on 11 December 1998
Legislative Council Panel on Economic ServicesBACKGROUND
TERMINAL HANDLING CHARGES
Terminal handling charges (THC) are essentially charges collected by shipping lines to recover from the shippers the cost of paying the container terminals or mid stream operators for the loading or unloading of the containers, and other related costs borne by the shipping lines at the port of shipment or destination. For containers shipped on FOB (Free-On-Board) terms, which most of Hong Kong containers are, the shippers are responsible for paying the THC on the Hong Kong end, while the buyers (consignees) are responsible for paying the freight rate and the THC (or equivalent) on the port of destination. Conversely, Hong Kong importers are responsible for paying the THC for import to Hong Kong. The practice of charging THC is common throughout Asia as much of the rest of the world.
2. Shipping lines used to charge a single rate to cover all shipping and terminal handling and related charges before 1990. Since 1990, most shipping lines have introduced separate charges for the freight rate and THC. The introduction of separate charges for the freight rate and THC was intended to serve two purposes: firstly, it helps to increase the transparency of shipping charges, so that shippers may know how much they are paying to the shipping lines and how much they are paying for the handling of the containers at the port of loading or unloading; secondly, it helps to protect the shipping lines from the fluctuation of currencies, since terminal handling costs charged by terminal operators are usually paid in local currencies, while freight rates are calculated in US dollars.
3. In view of the importance of a reliable shipping service to the movement of trade in the world; historically, shipping lines operating in the major trade routes have formed among themselves liner conferences or similar rate discussion agreement organisations to set the freight rates and THC. The objective of this practice of agreeing the freight rate and THC among shipping lines is to stabilise the international shipping market and avoid excessive fluctuation of the freight rates which will be detrimental to international trade.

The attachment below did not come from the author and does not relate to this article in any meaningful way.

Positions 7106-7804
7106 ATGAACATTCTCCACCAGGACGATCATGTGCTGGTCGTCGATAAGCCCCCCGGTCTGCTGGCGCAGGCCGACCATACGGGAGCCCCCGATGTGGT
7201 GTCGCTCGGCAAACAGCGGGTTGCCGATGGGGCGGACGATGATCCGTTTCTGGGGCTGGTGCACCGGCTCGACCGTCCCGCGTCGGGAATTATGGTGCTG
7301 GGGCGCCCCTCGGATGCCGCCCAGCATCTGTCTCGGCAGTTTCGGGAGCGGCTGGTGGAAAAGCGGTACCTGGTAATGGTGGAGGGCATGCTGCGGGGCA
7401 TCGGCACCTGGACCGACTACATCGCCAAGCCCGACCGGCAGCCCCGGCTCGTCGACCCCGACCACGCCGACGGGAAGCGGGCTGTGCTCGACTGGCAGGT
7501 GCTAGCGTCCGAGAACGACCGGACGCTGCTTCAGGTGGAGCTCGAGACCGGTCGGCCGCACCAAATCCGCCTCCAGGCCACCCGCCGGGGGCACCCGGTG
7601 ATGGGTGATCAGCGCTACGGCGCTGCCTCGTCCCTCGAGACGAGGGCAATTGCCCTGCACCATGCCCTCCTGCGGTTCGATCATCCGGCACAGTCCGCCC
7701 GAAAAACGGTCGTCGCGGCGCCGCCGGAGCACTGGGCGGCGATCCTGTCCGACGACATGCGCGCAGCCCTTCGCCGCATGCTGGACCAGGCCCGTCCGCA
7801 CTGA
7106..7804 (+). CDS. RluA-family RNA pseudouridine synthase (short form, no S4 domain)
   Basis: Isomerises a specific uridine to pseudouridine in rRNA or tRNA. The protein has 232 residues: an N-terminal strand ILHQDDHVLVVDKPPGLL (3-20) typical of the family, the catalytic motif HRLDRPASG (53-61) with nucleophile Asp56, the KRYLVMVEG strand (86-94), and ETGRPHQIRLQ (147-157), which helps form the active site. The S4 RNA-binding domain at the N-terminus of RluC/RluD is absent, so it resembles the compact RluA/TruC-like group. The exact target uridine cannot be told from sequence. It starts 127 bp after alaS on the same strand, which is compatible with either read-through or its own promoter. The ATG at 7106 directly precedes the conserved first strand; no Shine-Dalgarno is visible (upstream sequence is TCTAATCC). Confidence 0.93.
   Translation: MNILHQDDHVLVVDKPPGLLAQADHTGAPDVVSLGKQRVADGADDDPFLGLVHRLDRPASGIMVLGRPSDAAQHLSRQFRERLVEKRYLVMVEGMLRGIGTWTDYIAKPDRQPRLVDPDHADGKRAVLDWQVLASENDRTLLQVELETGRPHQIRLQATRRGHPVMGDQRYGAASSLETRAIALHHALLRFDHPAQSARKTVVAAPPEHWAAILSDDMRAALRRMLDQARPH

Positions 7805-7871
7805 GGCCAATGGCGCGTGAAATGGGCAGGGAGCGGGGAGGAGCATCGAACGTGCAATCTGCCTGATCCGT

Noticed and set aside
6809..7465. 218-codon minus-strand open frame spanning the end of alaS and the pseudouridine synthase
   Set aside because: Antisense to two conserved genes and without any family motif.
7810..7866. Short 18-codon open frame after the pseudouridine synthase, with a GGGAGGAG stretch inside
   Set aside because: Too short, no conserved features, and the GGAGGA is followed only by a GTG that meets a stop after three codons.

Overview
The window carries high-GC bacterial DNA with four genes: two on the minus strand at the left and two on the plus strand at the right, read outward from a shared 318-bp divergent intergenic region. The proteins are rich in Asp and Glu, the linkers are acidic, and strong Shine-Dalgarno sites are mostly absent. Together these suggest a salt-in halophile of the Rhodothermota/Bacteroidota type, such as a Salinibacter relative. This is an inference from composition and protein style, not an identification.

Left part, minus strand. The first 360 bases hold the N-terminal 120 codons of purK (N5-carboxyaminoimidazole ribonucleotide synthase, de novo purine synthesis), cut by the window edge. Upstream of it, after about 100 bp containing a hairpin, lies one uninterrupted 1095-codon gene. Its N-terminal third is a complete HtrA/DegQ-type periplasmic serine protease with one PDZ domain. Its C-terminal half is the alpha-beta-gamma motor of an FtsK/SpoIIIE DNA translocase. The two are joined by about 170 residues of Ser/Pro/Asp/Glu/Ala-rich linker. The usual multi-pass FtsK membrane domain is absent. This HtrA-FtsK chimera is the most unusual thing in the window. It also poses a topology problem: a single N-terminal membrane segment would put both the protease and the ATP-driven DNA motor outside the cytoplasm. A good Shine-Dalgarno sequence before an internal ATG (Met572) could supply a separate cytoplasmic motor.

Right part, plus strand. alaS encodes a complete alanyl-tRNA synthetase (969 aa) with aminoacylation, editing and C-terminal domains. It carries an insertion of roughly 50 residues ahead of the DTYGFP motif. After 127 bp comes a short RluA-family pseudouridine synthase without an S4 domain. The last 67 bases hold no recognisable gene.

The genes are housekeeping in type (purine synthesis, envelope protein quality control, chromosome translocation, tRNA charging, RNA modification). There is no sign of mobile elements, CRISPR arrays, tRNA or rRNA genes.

4. Today, the main liner conferences and rate discussion agreement organisations are Asia North America Eastbound Rate Agreement (ANERA), Far Eastern Freight Conference (FEFC), Transpacific Stabilization Agreement (TSA), Intra Asia Discussion Agreement (IADA). The main difference between the two types of organisations is that the freight rate and THC set by the liner conferences are, in theory, binding on their member shipping lines, while the discussion agreement organisations only recommend the freight rate and THC, and it is up to the individual member shipping lines to negotiate the actual charges with their clients with reference to the recommended rates.
5. It should be noted that not all shipping lines operating in the major trade routes belong to the liner conferences or rate discussion agreement organisations. There are some shipping lines which are not members of such organisations. While these shipping lines, which do not belong to the liner conferences or discussion agreements, very often set their rates with reference to those decided or recommended by liner conference or rate discussion organisations, there remains some degree of competition between conference and non-conference shipping lines.
6. On the other hand, while the rates and THC set by the liner conferences are, in theory, binding; due to intense competition in the international shipping market, the actual rates paid by the shippers are often negotiated between the shippers and the shipping lines and reflect the demand and supply situation and the bargaining powers of the parties concerned. The actual rates collected by shipping lines are confidential commercial information. Nevertheless, the table at Annex A, which is prepared based on market information available, shows the trend of the freight rates and THC in one of the major trading (Asia/Europe) route in the past 10 years.